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Student Liaisons Host First-Ever Mental Health Week

By Angela N. Fu and Dianne Lee, Crimson Staff Writers

In the midst of a hectic reading period, students took a break from cramming for finals by attending mental health-themed events as part of Mental Health Week.

The series of events marked the Student Mental Health Liaisons’ first full week of programming on issues regarding mental wellness after having hosted a shorter two-day event last year. SMHL collaborated with other student organizations whose “communities may face increased stigma or vulnerability in regards to mental health concerns” to create programming, according to an emailed statement from SMHL director Melanie M. Slone ’17.

Organizers for the event chose reading period specifically to provide students a space to review their mental health habits during a time that many may find stressful.

Director of Indigo Peer Counseling Aakriti Prasai ’18 said that the timing was important when planning for its event, “Reflect & Look Forward.”

“We thought that this semester gets really busy, and people don’t really have space to reflect and look forward,” said Prasai. Indigo sought to provide “a space for people to decorate cookies and chat.”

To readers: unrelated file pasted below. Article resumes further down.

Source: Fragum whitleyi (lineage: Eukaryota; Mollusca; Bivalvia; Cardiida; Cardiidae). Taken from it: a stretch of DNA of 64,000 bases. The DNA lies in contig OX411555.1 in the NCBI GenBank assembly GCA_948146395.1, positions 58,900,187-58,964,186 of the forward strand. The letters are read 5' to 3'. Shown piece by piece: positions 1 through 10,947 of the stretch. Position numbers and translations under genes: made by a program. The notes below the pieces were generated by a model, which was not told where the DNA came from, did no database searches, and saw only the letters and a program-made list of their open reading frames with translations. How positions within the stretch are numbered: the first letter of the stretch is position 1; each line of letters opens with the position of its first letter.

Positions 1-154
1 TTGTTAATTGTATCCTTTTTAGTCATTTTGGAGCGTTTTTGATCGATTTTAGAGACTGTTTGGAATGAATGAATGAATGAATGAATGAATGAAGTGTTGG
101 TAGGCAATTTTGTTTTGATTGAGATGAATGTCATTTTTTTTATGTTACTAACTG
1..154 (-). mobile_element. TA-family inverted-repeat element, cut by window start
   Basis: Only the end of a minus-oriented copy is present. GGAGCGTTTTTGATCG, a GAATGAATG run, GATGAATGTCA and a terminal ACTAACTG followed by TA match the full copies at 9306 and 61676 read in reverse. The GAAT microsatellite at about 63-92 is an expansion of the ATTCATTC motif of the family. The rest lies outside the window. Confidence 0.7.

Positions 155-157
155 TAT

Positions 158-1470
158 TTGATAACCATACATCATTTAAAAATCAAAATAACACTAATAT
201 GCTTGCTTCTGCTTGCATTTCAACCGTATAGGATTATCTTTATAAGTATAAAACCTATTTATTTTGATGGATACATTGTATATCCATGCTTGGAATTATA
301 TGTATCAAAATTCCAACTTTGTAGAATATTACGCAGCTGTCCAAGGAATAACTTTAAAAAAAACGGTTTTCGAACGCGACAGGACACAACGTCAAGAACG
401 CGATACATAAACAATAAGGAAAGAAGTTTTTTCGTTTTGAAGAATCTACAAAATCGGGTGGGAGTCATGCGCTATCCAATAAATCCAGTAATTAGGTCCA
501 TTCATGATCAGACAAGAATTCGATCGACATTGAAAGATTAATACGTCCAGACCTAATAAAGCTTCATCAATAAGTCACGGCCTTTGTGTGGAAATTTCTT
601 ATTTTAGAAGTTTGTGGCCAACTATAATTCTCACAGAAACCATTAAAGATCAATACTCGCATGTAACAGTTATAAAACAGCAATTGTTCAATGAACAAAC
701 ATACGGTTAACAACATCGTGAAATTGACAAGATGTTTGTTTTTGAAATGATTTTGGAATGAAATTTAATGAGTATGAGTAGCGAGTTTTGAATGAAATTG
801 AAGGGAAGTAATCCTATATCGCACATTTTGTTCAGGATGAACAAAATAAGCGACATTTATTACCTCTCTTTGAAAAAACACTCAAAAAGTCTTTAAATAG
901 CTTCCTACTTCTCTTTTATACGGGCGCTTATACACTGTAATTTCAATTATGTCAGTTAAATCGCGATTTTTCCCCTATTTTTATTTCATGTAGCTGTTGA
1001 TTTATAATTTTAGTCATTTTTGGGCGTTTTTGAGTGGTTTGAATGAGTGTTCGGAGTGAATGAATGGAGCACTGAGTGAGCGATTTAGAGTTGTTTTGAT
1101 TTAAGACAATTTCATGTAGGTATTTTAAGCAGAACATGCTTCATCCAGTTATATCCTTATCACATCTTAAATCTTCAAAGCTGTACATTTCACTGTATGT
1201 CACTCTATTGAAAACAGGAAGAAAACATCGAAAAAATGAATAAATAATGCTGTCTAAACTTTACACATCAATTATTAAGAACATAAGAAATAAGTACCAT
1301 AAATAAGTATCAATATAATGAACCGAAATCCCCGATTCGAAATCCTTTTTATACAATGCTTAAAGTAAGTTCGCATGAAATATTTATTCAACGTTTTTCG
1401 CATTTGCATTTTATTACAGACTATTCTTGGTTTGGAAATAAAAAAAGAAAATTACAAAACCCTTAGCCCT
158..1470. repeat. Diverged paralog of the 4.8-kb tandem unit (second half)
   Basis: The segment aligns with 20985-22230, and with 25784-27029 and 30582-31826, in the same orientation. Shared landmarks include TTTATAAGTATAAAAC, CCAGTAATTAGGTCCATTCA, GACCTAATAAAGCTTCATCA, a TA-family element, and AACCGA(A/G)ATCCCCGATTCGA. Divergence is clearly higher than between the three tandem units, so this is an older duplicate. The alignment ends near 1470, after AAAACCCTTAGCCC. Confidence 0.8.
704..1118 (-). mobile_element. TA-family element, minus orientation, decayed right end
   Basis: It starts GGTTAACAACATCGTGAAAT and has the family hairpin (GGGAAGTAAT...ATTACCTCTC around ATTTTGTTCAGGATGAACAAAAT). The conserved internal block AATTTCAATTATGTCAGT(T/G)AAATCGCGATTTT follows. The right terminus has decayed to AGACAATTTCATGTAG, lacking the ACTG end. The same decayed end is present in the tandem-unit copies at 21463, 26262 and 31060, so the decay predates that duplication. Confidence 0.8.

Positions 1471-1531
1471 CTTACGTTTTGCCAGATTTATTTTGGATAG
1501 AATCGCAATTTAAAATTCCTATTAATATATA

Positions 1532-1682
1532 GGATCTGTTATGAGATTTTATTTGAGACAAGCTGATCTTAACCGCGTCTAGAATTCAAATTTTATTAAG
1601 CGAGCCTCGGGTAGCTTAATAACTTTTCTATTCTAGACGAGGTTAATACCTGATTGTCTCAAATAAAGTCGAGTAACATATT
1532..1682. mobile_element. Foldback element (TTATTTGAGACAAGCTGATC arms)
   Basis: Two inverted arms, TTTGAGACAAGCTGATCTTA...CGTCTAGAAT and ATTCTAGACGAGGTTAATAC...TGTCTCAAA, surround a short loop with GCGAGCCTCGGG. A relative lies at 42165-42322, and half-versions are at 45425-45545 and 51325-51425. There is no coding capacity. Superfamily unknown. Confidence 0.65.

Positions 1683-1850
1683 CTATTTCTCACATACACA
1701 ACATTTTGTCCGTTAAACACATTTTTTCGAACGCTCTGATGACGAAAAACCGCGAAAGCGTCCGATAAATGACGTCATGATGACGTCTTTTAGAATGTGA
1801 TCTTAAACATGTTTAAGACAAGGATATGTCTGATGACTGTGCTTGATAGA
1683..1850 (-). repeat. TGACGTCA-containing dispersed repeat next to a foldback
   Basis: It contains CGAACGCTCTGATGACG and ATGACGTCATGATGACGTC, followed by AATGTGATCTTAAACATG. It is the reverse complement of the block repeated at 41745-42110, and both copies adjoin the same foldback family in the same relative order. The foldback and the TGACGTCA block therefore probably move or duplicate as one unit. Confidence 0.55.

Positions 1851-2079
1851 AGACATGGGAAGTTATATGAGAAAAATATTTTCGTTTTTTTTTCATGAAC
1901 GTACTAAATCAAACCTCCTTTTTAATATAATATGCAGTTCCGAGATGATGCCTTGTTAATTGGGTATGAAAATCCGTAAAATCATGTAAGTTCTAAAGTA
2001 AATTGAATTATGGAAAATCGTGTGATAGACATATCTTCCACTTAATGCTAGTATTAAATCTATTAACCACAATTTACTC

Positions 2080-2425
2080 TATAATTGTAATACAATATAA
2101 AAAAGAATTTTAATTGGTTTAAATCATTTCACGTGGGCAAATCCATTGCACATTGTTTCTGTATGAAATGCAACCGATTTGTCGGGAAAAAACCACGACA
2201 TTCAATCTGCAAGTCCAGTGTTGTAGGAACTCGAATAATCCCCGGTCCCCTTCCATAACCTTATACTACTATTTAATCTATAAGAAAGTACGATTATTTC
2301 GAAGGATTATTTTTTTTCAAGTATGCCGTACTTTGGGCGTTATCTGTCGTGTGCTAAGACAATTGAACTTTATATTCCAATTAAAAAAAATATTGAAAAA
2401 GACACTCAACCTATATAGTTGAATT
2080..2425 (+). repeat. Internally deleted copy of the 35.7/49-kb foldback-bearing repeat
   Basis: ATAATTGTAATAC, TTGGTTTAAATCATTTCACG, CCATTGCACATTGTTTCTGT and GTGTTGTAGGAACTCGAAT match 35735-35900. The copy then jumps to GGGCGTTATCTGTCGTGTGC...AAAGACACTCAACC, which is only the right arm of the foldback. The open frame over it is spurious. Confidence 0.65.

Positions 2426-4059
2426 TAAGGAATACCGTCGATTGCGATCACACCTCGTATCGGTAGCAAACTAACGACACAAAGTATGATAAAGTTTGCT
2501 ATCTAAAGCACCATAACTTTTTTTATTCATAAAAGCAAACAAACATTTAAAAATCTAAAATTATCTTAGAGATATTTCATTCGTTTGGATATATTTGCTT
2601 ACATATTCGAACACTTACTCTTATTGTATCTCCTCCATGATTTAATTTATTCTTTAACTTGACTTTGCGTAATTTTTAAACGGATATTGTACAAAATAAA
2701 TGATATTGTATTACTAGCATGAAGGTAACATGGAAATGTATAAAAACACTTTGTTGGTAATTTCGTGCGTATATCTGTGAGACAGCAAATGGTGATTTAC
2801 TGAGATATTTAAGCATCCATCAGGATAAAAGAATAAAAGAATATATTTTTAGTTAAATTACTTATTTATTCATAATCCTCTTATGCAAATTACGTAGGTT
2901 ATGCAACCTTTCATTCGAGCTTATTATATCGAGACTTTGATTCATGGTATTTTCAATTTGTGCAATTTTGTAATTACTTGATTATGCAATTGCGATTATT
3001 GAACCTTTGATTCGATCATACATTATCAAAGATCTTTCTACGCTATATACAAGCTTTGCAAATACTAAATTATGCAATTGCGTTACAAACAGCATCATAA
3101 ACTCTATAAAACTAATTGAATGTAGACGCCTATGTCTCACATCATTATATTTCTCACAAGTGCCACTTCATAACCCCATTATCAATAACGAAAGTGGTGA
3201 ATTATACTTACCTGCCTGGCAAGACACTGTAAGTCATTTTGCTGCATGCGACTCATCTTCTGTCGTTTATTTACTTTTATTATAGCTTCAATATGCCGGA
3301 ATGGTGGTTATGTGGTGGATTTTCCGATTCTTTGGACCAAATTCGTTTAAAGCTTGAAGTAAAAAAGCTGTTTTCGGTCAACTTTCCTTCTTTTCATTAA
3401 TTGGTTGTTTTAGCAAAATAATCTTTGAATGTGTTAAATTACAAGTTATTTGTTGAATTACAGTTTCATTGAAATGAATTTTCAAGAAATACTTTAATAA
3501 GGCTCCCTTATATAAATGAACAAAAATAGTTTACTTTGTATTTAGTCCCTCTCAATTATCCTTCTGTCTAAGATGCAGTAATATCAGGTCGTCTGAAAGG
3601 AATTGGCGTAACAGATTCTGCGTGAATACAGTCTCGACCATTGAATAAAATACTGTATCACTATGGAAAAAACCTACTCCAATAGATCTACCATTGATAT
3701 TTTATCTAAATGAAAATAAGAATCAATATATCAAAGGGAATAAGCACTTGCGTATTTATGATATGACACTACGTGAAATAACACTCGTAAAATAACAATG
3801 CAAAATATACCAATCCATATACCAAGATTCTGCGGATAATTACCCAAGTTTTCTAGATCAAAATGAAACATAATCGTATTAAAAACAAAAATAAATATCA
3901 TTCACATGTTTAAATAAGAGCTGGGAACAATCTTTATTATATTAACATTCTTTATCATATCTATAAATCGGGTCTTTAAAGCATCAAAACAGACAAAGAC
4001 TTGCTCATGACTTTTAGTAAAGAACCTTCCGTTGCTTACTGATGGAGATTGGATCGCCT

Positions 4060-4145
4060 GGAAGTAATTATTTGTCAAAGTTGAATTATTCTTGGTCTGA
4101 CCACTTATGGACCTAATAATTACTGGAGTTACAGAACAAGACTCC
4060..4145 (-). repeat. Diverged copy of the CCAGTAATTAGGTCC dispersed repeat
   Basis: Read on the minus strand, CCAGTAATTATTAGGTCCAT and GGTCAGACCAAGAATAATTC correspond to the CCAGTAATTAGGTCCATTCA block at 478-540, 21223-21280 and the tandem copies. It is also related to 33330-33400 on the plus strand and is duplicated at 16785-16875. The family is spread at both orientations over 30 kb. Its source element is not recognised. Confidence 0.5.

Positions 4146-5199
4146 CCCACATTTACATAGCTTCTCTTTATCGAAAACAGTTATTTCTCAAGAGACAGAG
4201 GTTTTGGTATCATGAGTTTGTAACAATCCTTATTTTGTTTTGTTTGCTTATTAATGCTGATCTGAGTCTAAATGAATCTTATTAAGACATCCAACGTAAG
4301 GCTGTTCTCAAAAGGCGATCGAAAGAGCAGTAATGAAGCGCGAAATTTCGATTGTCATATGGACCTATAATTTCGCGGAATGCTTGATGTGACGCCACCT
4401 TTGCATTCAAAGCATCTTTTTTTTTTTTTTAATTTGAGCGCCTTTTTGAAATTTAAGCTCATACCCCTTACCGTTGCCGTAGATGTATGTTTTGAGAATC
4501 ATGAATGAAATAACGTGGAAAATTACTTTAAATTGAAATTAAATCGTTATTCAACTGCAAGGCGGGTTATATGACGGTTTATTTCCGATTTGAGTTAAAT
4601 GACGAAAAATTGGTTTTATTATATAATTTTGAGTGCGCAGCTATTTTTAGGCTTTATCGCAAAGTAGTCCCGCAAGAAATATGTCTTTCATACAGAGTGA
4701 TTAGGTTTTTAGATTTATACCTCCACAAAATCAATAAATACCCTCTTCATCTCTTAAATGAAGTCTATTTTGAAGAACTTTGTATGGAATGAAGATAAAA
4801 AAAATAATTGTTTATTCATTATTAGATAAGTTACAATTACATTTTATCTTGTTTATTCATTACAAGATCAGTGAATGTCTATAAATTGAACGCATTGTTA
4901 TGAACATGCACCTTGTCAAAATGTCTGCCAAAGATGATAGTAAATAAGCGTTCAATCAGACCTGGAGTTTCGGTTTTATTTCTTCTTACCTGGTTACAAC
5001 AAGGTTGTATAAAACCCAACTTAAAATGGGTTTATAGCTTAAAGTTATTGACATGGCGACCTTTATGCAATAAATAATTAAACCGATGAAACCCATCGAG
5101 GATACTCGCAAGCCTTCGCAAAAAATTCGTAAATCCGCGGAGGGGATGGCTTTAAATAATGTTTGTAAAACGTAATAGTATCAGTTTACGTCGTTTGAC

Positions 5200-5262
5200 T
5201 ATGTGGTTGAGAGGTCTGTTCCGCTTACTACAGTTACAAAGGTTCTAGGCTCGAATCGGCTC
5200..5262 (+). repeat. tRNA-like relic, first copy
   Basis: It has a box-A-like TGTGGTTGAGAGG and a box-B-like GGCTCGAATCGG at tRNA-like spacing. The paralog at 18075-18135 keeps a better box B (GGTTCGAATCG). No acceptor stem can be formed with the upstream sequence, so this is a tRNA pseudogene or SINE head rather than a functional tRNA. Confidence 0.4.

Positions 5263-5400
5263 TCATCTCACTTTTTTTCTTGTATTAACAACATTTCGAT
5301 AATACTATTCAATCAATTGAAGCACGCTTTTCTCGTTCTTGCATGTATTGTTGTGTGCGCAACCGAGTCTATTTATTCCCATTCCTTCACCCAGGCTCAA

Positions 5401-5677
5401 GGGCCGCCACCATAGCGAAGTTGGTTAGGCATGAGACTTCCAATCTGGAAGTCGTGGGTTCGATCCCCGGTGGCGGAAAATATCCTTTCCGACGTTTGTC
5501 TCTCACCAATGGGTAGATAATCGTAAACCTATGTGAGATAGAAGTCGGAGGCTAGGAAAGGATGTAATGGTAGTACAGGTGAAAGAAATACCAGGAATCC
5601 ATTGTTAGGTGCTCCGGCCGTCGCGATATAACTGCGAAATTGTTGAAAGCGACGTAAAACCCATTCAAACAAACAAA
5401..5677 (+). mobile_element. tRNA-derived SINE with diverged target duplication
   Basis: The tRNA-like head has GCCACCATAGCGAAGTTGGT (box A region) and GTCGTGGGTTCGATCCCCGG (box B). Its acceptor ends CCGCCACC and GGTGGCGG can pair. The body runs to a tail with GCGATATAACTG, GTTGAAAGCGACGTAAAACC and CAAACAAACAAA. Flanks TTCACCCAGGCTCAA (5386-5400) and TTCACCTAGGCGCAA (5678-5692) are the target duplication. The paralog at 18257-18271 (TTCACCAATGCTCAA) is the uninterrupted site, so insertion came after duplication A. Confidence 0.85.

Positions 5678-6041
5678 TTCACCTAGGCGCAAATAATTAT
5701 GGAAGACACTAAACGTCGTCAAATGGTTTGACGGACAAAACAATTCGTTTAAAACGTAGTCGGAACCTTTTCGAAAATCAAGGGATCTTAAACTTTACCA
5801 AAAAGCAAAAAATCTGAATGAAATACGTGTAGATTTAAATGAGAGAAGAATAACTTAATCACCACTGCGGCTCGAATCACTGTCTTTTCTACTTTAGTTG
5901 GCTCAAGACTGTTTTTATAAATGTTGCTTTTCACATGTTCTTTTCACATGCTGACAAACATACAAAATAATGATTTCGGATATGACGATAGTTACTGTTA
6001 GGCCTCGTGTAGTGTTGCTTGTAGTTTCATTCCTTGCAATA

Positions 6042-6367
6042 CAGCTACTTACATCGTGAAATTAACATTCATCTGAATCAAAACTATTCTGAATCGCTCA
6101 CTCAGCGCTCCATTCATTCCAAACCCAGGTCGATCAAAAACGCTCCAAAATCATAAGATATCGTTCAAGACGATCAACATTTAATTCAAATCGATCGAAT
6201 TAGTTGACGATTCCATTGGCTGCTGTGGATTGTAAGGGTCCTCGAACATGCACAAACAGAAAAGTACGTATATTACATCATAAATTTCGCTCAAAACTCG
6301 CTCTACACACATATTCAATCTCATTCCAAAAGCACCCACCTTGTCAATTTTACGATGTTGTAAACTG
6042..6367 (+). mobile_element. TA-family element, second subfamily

Indigo recently announced it would start providing peer counseling services again next fall. Other events throughout the week included an open mic, a panel on the health benefits of sleep, and a screening of “Looking for Luke,” a documentary about the passing of Luke Z. Tang ’18.

The screening, co-hosted by SMHL and the Asian American Brotherhood, was one of the more popular events of the week. Dozens of students gathered at Fong Auditorium Tuesday night to watch the documentary.

Sara S. Surani ’18, an Indigo peer counselor, said she attended the screening because she knew Tang personally and was involved in mental health advocacy on campus.

“I think it’s really important to have different events for advocating and ensuring awareness about mental health,” Surani said. “Everyone knows someone who’s affected by mental health, whether it’s a friend or a family member, a friend of a friend, or even yourselves.”

In the future, SMHL plans to continue organizing and hosting a Mental Health Week annually.

Laura S. Chang ’18, part of SMHL’s steering committee, said that she hoped to make Mental Health Week an “established thing where this is a much more regular event that students can recognize and look forward to and just expect in their year.”

Slone called the week a “success,” citing high turnout at several of the events and engagement with topics she described as often stigmatized.

“It was our first Mental Health Week ever, and we think it’s very important that it exists,” she wrote, adding that SMHL is “very much looking forward to improving the week even more in the future.”

—Staff writer Angela N. Fu can be reached at Follow her on Twitter @angelanfu.

—Staff writer Dianne Lee can be reached at Follow her on Twitter @diannelee_.

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